Pre_GI Gene

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Host: NC_010723 NEIGHBOURS BLASTN Download Island sequence Download Island gene sequence(s)

NC_010723:1379256 Clostridium botulinum E3 str. Alaska E43, complete genome

Host Lineage: Clostridium botulinum; Clostridium; Clostridiaceae; Clostridiales; Firmicutes; Bacteria

General Information: This strain was probably isolated from salmon eggs associated with a foodborne case of botulism in Alaska, however the exact details are not available. This genus comprises about 150 metabolically diverse species of anaerobes that are ubiquitous in virtually all anoxic habitats where organic compounds are present, including soils, aquatic sediments and the intestinal tracts of animals and humans. This shape is attributed to the presence of endospores that develop under conditions unfavorable for vegetative growth and distend single cells terminally or sub-terminally. Spores germinate under conditions favorable for vegetative growth, such as anaerobiosis and presence of organic substrates. It is believed that present day Mollicutes (Eubacteria) have evolved regressively (i.e., by genome reduction) from gram-positive clostridia-like ancestors with a low GC content in DNA. This organism produces one of the most potent and deadly neurotoxins known, a botulinum toxin that prevents the release of acetylcholine at the neuromuscular junction, thereby inhibiting muscle contraction and causing paralysis. In most cases the diseased person dies of asphyxiation as a result of paralysis of chest muscles involved in breathing. The spores are heat-resistant and can survive in inadequately heated, prepared, or processed foods. Spores germinate under favorable conditions (anaerobiosis and substrate-rich environment) and bacteria start propagating very rapidly, producing the toxin.Botulinum toxin, and C. botulinum cells, has been found in a wide variety of foods, including canned ones. Almost any food that has a high pH (above 4.6) can support growth of the bacterium. Honey is the most common vehicle for infection in infants. Food poisoning through C. botulinum is the most frequent type of infection caused by this bacterium. The wound botulism that occurs when C. botulinum infects an individual via an open wound is much rarer and is very similar to tetanus disease. There are several types of botulinum toxin known (type A through type F), all of them being neurotoxic polypeptides. The most common and widely distributed are strains and serovars of C. botulinum that produce type A toxin.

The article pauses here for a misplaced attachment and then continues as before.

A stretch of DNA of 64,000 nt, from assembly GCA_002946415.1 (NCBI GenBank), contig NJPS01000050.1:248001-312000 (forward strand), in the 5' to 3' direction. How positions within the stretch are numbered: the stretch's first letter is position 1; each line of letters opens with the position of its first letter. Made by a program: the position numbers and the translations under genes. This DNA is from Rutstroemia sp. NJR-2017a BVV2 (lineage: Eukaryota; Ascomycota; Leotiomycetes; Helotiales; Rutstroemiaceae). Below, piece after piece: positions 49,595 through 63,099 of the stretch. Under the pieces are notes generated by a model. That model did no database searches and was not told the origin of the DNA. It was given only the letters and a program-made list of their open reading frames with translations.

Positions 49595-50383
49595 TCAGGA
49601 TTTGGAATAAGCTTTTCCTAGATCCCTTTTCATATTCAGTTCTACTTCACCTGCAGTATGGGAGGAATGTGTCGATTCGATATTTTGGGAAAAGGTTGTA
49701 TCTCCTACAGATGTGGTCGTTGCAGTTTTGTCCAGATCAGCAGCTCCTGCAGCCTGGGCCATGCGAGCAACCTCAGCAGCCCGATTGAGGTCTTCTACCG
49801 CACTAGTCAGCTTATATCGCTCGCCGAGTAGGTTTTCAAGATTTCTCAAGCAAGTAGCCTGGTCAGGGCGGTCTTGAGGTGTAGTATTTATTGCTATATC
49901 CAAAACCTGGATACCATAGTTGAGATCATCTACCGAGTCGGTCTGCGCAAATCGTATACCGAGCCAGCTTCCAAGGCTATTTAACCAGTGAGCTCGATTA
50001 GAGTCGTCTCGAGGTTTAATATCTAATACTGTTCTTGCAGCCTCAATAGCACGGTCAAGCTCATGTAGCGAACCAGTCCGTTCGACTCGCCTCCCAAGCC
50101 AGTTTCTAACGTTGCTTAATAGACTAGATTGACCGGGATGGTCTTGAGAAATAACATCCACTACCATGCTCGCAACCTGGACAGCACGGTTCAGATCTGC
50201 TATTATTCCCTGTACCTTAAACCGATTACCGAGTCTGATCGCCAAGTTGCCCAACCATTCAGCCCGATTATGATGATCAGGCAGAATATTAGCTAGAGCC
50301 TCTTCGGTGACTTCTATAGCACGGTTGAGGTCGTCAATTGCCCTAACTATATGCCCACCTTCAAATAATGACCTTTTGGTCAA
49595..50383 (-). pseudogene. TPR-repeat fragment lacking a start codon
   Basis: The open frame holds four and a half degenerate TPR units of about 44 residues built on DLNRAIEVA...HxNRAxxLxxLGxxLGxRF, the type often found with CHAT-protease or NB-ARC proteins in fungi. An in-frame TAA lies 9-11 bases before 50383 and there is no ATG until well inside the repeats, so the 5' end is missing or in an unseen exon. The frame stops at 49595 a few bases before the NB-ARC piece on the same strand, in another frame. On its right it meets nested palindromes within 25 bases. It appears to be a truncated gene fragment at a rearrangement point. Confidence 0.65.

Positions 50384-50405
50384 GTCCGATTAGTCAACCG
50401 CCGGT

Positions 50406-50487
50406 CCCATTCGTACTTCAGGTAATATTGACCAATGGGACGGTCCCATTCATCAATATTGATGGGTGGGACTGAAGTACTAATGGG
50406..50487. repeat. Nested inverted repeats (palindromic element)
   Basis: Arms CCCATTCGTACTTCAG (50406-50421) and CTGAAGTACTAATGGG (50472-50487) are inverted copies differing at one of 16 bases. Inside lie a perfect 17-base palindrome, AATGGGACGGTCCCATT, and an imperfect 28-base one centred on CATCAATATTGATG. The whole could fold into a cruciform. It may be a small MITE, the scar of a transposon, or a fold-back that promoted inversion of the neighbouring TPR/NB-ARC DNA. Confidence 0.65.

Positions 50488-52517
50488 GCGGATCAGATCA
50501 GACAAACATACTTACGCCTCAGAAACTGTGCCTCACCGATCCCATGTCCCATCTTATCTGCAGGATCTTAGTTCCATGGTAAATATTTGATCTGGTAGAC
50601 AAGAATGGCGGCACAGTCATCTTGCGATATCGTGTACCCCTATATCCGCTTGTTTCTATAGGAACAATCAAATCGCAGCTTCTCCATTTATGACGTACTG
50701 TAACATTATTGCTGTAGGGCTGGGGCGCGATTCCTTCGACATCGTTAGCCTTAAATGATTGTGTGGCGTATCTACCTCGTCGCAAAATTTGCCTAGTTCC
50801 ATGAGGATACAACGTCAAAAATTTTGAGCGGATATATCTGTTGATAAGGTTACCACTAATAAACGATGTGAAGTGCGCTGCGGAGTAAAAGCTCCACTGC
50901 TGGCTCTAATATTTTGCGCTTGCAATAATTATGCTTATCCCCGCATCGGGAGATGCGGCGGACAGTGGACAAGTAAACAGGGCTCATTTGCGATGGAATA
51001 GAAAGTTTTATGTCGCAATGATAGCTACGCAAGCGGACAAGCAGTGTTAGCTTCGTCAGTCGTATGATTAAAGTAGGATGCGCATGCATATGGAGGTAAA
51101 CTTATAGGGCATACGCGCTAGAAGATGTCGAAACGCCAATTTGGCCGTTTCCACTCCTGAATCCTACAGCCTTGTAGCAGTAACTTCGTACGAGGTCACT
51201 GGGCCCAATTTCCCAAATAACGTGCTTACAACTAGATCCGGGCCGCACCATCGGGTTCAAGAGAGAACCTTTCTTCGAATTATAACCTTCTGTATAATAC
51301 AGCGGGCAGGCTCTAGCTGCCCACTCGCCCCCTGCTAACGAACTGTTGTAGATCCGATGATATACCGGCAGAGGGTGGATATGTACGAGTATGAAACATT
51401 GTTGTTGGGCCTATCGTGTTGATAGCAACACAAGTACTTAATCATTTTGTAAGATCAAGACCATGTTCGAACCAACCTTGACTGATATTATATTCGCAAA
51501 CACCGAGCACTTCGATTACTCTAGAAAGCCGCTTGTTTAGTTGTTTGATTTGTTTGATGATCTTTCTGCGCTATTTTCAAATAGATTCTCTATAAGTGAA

StartEndLengthCDS descriptionQuickGO ontologyBLASTP
137925613811391884hypothetical proteinBLASTP
13816241382097474MerR-family transcriptional regulatorQuickGO ontologyBLASTP
13825181383327810MoaF proteinQuickGO ontologyBLASTP
13835031383625123transposase and inactivated derivativeQuickGO ontology
13837571383876120hypothetical protein
13842041384464261hypothetical proteinBLASTP
13845791384854276hypothetical protein
13849931385388396hypothetical protein
13862101386995786electron transfer flavoprotein beta-subunitQuickGO ontologyBLASTP
13870171387955939electron transfer flavoprotein alpha-subunitQuickGO ontologyBLASTP
138823813897881551L-lactate permeaseQuickGO ontologyBLASTP
138994313913791437oxidase FAD-bindingQuickGO ontologyBLASTP
139155413926931140acyl-coa dehydrogenase short-chain specificQuickGO ontologyBLASTP
139293213946711740ABC transporter ATP-binding proteinQuickGO ontologyBLASTP
139502813972202193catalaseperoxidase HPIQuickGO ontologyBLASTP
13978751398852978PTS system mannosefructosesorbose family IIB componentQuickGO ontologyBLASTP
13988881399691804PTS system sorbose-specific iic componentQuickGO ontologyBLASTP
13996781400622945PTS system mannosefructosesorbose family IID componentQuickGO ontologyBLASTP